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As Christmas 2011 approached, a change came over Handan. Though she kept up her smile for the world, I could see the happiness draining from her eyes. She seemed agitated and distracted. I would sometimes wake in the night and hear her softly crying beside me. She would do this often in Afghanistan, and always for the same reason: she was away from her son, and the separation was rending her soul in two. Though we had seen him twice for holidays, it had been almost two years since she had lived with him. When she moved to Qatar in early 2010, she had to leave Barish in the care of his father, a Turk living and working in Kazakhstan. The plan was that Handan and I would bring Barish to Qatar once we were established there and I could enroll him in one of the international schools. Our goal was that summer of 2010. But as you may remember, we didn’t make it past June before we decided that Qatar wasn’t going to work out. We spent that summer in Turkey instead, and Barish came to stay with us for two weeks. But then we shipped off to war-torn Afghanistan, and there was no chance that Barish would be able to join us. That year in Afghanistan was brutal on Handan. The possibility of attack by the Taliban or Al-Qaeda was nothing compared to the anguish she felt each day she was away from her son. Some nights, she was inconsolable, but it was always worst after a Skype call. He was too young to understand her suffering. All he wanted to do was play with his action figures or maybe show his mother a video game during those calls. Handan smiled through a veil of tears and told him how much she missed him and how much she loved him. Typical of a seven-year-old, he would answer hastily that he loved her, too, and then he’d go right back to whatever toy or video game was commanding his attention right then. When the calls ended, she would collapse into the most disconsolate sobbing I’ve ever heard. It took more strength than I was given to remain steadfast in the face of such misery, and her tears would draw out my own. There were nights I thought she wouldn’t make it, that she would crack, or leave, or both. She is the strongest woman I’ve ever known, but even the mighty have limits, and I feared she was rushing headlong into hers.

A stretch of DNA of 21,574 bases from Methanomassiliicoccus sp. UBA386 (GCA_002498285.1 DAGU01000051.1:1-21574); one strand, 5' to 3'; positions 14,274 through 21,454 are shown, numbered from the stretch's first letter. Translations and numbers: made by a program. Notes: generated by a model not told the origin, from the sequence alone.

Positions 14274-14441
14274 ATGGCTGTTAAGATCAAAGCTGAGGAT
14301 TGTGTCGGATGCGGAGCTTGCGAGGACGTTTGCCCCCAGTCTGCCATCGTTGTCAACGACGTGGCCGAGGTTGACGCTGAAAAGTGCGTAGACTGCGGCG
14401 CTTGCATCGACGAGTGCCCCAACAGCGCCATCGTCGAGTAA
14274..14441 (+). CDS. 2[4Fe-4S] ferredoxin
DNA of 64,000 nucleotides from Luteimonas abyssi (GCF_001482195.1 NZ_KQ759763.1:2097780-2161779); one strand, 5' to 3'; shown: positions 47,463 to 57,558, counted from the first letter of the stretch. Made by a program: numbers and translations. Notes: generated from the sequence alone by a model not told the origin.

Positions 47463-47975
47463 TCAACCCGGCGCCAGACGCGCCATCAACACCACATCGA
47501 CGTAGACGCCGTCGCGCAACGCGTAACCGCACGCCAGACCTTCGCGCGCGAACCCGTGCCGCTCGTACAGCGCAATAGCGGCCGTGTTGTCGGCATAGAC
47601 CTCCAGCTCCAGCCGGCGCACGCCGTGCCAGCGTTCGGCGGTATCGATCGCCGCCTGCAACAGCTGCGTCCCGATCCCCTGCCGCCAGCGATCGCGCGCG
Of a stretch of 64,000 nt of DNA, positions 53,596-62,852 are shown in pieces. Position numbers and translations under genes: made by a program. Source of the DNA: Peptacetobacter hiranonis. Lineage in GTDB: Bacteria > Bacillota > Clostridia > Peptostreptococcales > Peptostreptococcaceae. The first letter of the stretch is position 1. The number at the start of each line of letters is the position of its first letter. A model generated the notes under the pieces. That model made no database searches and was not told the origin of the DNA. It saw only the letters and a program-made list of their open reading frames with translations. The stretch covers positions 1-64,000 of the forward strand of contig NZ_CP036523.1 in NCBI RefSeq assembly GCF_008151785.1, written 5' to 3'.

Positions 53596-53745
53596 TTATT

When she received word in mid-summer 2011 that she’d been hired for the project in Vietnam, her relief wasn’t that we’d be leaving an increasingly dangerous region of Afghanistan. Her relief, and her tears of joy that day, were from the promise that she’d soon be back together with her son. We would first get ourselves settled in Ho Chi Minh City and then send for Barish in mid-January 2012, in-between school semesters. But that wouldn’t work out as planned, either.
In mid-December 2011, my wife was again careening towards her mighty limit, and this time she smashed right through it. She picked up the phone and dialed her ex-husband in Almaty, Kazakhstan. The words came fast and furious in Turkish. I had no idea what was said, but Handan’s passion and conviction rang through the streets, bringing neighbors to their doors. When the call ended, Handan opened her laptop and bought a plane ticket to Istanbul for that very same night. She packed no bag, but grabbed a light jacket by the door. We climbed onto our scooter, and I drove her to the airport. I dropped her at the security checkpoint and gave her a long hug goodbye. She was crying, but there was relief behind the tears.
Fifteen hours later, she landed in Istanbul. She deplaned and made her way through customs, where her ex-husband was waiting with Barish. She hugged her son, took his hand and his bags and led him back into the terminal towards the gates. Within an hour, they were back on the plane. Fourteen hours later, they touched down in Ho Chi Minh City. Handan hadn’t slept during the entire trip, and Barish had slept only fitfully, since he had already been on a six hour flight from Almaty to Istanbul before their flight to Vietnam. I met them at the customs gate, mother and son, reunited. I ushered my family, whole and complete at last, into a waiting taxi, and we drove back to our home through the rain-soaked streets of Saigon, as my wife and son drifted into sleep.
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